Oh, shall I kill him a' th' wrong side now? No. Sword, thou wast never a back-biter yet. I'll pierce him to his face; he shall die looking upon me. Thy veins are swell'd with lust; this shall unfill 'em: Great men were gods if beggars could not kill 'em. Forgive me, heaven, to call my mother wicked; Oh, lessen not my days upon the earth! I cannot honour her; by this I fear me Her tongue has turn'd my sister into use. I was a villain not to be forsworn To this our lecherous hope, the duke's son, For lawyers, merchants, some divines and all Count beneficial perjury a sin small. It shall go hard yet, but I'll guard her honour And keep the ports sure.
HIPPOLITO Brother, how goes the world? I would know news of you, But I have news to tell you.
VINDICI What, in the name of knavery?
HIPPOLITO Knavery? Faith, This vicious old duke's worthily abus'd: The pen of his bastard writes him cuckold!
VINDICI His bastard?
HIPPOLITO Pray, believe it: he and the duchess By night meet in their linen; they have been seen By stair-foot panders!
VINDICI Oh, sin foul and deep, Great faults are wink'd at when the duke's asleep!
[Enter Spurio and his two Servants, one whispering to him.]
See, see, here comes the Spurio.
HIPPOLITO Monstrous luxur!
VINDICI Unbrac'd, two of his valiant bawds with him. Oh, there's a wicked whisper; hell is in his ear! Stay, let's observe his passage.
SPURIO Oh, but are you sure on't?
[FIRST] SERVANT My lord, most sure on't, for 'twas spoke by one That is most inward with the duke's son's lust, That he intends within this hour to steal Unto Hippolito's sister, whose chaste life The mother has corrupted for his use.
SPURIO Sweet world, sweet occasion! Faith, then, brother I'll disinherit you in as short time, As I was when I was begot in haste: I'll damn you at your pleasure: precious deed After your lust; oh, 'twill be fine to bleed! Come, let our passing out be soft and wary.
Exeunt [Spurio and Servants].
VINDICI Mark, there, there, that step! Now to the duchess: This their second meeting writes the duke cuckold With new additions, his horns newly reviv'd. Night, thou that lookst like funeral heralds' fees Torn down betimes i' th' morning, thou hang'st fitly To grace those sins that have no grace at all. Now 'tis full sea a-bed over the world; There's juggling of all sides. Some that were maids E'en at sunset are now perhaps i' th' toll-book: This woman in immodest, thin apparel Lets in her friend by water; here a dame Cunning nails leather hinges to a door, To avoid proclamation. Now cuckolds are a-coining, apace, apace, apace, apace; And careful sisters spin that thread i' th' night That does maintain them and their bawds i' th' day!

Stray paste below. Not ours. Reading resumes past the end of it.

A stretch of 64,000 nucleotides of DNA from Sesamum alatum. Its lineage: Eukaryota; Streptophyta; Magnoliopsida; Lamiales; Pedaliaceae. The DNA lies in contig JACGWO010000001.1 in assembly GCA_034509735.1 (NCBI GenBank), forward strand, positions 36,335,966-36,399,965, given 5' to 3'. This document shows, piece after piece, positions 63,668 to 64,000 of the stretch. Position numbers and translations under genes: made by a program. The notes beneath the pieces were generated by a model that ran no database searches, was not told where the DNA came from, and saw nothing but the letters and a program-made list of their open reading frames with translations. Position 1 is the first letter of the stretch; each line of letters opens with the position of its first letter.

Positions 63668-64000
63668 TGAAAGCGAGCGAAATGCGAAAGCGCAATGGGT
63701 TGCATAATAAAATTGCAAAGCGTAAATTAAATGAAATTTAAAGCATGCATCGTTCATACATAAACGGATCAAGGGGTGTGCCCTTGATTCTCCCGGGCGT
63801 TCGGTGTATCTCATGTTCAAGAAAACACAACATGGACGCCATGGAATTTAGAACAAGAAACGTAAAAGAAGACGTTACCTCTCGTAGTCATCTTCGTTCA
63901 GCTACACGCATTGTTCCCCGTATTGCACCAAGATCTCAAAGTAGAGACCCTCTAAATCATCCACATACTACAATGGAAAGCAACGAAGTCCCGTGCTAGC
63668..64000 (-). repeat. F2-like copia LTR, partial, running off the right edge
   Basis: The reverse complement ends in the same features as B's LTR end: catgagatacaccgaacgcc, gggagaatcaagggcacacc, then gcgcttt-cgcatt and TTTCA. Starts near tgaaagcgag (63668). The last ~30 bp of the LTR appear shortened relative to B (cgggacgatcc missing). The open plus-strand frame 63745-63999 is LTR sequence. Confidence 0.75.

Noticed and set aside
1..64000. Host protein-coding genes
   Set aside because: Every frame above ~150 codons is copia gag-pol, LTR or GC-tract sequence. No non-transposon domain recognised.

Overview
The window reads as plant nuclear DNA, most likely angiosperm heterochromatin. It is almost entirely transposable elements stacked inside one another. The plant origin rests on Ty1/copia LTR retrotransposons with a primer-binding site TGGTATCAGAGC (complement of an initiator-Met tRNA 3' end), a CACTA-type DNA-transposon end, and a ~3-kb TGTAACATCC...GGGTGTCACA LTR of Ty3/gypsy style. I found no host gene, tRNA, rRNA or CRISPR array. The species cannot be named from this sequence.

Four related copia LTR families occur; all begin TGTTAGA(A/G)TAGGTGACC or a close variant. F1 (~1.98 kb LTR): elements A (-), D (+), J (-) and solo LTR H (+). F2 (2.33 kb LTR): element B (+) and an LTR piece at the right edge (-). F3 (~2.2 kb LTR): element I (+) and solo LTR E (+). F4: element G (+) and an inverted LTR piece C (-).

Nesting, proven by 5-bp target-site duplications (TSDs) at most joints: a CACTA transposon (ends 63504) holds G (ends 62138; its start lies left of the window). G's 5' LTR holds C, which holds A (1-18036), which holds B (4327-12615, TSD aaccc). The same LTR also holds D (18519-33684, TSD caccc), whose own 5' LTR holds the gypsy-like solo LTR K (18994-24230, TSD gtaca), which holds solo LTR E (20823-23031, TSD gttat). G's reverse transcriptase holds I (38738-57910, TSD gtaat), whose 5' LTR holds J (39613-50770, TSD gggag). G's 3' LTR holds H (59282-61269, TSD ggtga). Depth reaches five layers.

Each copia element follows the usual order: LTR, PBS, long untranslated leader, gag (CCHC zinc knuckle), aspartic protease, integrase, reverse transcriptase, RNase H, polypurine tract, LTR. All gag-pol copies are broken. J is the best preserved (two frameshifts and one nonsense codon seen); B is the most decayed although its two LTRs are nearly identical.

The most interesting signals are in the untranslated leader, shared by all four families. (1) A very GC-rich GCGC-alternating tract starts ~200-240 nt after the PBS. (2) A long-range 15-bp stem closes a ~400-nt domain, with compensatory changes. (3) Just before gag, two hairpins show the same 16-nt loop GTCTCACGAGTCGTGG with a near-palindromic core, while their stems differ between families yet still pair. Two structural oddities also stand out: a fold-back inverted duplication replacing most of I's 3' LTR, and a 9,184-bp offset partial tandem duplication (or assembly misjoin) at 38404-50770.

HIPPOLITO You flow well, brother.
VINDICI Puh, I'm shallow yet, Too sparing and too modest. Shall I tell thee? If every trick were told that's dealt by night, There are few here that would not blush outright.
HIPPOLITO I am of that belief too.
VINDICI [Aside to Hippolito] Who's this comes? The duke's son up so late! Brother, fall back, And you shall learn some mischief.--My good lord.
LUSSURIOSO Piato! Why, the man I wish'd for. Come, I do embrace this season for the fittest To taste of that young lady.
VINDICI [Aside] Heart and hell!
HIPPOLITO [Aside] Damn'd villain!
VINDICI [Aside] I ha' no way now to cross it but to kill him.
LUSSURIOSO Come, only thou and I.
VINDICI My lord, my lord.
LUSSURIOSO Why dost thou start us?
VINDICI I'd almost forgot: the bastard!
LUSSURIOSO What of him?
VINDICI This night, this hour, this minute, now!
LUSSURIOSO What! What!
VINDICI Shadows the duchess--
LUSSURIOSO Horrible word.
VINDICI And like strong poison eats Into the duke your father's forehead.
VINDICI He makes horn royal.
LUSSURIOSO Most ignoble slave!
VINDICI This is the fruit of two beds.
LUSSURIOSO I am mad!
VINDICI That passage he trod warily.
LUSSURIOSO He did!
VINDICI And hush'd his villains every step he took.
LUSSURIOSO His villains! I'll confound them!
VINDICI Take 'em finely, finely now.
LUSSURIOSO The duchess' chamber-door shall not control me.
[Exeunt Lussurioso and Vindici.]
HIPPOLITO Good, happy, swift; there's gunpowder i' th' court, Wildfire at midnight in this heedless fury. He may show violence to cross himself; I'll follow the event.
Act 2, Scene 3: The Duke's BedchamberEdit
[The Duke and Duchess are discovered in bed. Lussurioso and Vindici] enter again [with Hippolito following].
LUSSURIOSO Where is that villain?
VINDICI Softly, my lord, and you may take 'em twisted.
LUSSURIOSO I care not how!
VINDICI Oh, 'twill be glorious To kill 'em doubled, when they're heap'd! Be soft, my lord.
LUSSURIOSO Away! My [spleen] is not so lazy; thus and thus I'll shake their eyelids ope, and with my sword Shut 'em again forever.
[He draws his sword and approaches the bed.]
DUKE You upper guard defend us!
DUCHESS Treason, treason!
DUKE Oh, take me not in sleep; I have great sins: I must have days, Nay, months, dear son, with penitential heaves To lift 'em out and not to die unclear! Oh, thou wilt kill me both in heaven and here!
LUSSURIOSO I am amaz'd to death.
DUKE Nay, villain traitor, Worse than the foulest epithet, now I'll gripe thee E'en with the nerves of wrath, and throw thy head Amongst the lawyer's! Guard!
Enter Nobles and sons [Ambitioso and Supervacuo, with guards].
FIRST NOBLE How comes the quiet of your grace disturb'd?
DUKE This boy that should be myself after me Would be myself before me, and in heat Of that ambition bloodily rush'd in Intending to depose me in my bed.
SECOND NOBLE Duty and natural loyalty forfend!